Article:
Edward Snowden has done more than release top secret national security documents. He's drawn forth the armchair analysts. They've crawled out of the earth, eager as ants sensing a picnic basket, to feast on Snowden's transgressions and tell us how they must be the product of a damaged life and a perverse psyche.
Jeffrey Toobin, the legal analyst for CNN, wrote an article in The New Yorker titled "Snowden Is No Hero" which stated that the "act speaks more to his ego than his conscience." Matt Miller, the "center" on the radio show "Left, Right, and Center," used a whole column in the Washington Post to diminish and denigrate Snowden as naïve, foolish, and callow.
Geoffrey Stone, Distinguished Service Professor of Law at the University of Chicago, said, "the one thing he most certainly should not have done is to decide on the basis of his own ill-informed, arrogant and amateurish judgment that he knows better than everyone else in government how best to serve the national interest." (I must say there is something about the distinguished in his title that suggests someone claiming to be cosmopolitan because they eat at the International House of Pancakes.)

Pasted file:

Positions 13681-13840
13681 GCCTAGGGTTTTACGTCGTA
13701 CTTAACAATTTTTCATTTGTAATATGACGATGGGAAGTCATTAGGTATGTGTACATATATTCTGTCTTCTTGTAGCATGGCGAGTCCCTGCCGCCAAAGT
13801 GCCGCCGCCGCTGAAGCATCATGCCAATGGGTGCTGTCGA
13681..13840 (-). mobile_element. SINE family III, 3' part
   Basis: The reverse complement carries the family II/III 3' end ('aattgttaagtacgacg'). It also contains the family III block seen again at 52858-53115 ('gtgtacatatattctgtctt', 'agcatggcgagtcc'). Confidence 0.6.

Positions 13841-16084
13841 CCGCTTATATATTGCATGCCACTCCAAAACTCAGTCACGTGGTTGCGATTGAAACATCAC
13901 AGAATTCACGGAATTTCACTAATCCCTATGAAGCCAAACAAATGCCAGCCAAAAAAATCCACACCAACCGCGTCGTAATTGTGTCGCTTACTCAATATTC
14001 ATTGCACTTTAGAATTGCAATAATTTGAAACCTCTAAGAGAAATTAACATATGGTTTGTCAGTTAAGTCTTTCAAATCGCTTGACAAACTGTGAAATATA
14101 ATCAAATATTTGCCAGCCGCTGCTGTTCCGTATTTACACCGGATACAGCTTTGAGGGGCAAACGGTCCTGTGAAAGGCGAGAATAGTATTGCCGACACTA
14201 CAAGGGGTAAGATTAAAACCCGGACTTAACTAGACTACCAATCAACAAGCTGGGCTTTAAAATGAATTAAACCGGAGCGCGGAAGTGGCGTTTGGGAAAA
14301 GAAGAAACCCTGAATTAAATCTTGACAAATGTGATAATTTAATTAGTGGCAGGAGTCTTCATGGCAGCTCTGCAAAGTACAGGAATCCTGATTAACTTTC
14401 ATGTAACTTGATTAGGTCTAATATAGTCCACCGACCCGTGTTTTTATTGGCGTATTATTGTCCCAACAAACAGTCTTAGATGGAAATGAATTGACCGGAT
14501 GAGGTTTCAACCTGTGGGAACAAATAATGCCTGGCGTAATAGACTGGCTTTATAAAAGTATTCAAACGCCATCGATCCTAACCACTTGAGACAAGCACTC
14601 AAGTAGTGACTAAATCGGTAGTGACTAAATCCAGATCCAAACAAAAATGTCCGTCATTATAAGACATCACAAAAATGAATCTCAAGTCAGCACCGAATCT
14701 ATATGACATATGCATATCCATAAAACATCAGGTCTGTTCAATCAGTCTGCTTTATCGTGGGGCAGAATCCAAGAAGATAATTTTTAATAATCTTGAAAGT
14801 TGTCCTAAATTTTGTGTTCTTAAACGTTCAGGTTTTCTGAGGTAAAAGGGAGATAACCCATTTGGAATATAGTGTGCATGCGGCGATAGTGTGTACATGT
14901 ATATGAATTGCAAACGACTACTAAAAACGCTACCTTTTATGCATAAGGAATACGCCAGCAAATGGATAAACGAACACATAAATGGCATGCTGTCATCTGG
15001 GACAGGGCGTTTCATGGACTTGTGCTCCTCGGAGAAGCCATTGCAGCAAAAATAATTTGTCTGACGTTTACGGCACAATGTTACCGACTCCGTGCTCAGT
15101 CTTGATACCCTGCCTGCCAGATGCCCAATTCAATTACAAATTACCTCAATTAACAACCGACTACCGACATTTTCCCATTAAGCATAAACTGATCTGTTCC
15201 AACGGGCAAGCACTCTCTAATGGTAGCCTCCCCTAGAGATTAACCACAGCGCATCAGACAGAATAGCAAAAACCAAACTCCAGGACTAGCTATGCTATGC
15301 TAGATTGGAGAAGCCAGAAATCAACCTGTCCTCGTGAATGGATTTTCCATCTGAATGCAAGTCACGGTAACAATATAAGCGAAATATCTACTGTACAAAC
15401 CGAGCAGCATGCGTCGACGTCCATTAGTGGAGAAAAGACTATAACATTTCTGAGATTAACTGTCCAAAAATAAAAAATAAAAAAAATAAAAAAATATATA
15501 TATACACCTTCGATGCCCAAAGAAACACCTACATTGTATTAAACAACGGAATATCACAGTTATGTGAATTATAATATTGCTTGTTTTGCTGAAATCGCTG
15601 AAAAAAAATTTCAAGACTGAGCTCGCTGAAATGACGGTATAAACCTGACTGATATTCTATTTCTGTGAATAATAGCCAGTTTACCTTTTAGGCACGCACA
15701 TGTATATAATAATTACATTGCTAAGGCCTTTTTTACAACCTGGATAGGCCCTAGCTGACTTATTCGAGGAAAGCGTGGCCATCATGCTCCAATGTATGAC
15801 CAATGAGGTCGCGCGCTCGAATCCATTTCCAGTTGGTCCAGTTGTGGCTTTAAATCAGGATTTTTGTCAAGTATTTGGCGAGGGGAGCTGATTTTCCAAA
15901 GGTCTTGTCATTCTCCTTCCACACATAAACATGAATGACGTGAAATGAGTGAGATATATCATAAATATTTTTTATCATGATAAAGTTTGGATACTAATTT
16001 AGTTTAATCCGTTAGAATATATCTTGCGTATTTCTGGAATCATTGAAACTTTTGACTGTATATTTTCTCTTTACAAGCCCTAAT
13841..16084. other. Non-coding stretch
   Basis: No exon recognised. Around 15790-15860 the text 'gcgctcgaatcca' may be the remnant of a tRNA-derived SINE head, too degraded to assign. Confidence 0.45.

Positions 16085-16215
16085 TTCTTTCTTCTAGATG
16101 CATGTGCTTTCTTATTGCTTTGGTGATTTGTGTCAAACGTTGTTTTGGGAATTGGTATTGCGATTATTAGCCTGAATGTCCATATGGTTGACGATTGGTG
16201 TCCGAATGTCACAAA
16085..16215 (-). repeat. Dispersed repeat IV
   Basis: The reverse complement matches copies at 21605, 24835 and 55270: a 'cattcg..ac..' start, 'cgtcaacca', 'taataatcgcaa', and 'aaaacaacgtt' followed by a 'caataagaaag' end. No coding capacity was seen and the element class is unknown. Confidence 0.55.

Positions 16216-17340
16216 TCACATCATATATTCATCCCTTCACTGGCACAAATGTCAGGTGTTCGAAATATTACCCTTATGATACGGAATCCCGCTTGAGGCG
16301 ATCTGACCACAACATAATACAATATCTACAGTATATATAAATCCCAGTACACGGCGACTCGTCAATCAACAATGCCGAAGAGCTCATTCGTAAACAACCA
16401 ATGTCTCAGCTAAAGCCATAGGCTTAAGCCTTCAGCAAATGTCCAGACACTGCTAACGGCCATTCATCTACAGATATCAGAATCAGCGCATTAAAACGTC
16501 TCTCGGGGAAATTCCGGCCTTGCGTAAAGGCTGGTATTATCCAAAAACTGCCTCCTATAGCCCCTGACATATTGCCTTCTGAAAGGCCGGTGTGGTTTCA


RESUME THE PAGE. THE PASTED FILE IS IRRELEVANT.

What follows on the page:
Steven Bucci, an ex-deputy assistant secretary of defense under George Bush, currently at the Heritage Foundation, said, "Edward Snowden and Bradley Manning have a lot in common: Each decided he is the ultimate arbiter of what is right and wrong with America's policies [and] they apparently felt they had a mission that would allow them to enjoy the status of martyrs."
Former FBI profiler and US Army counterintelligence agent, Clint van Zandt, quoted in the Daily Beast, said it was arrogance, showing off, probably a product of narcissism. Canadian criminal-profile expert Jim van Allen, in the same article, spoke of the "typical whistleblower personality," noting that Snowden used "some really emotionally charged language," which exhibited "extreme thinking," and, obviously, "He wants people to notice him. The fact this guy allowed himself to be named leads to a notoriety aspect of his personality."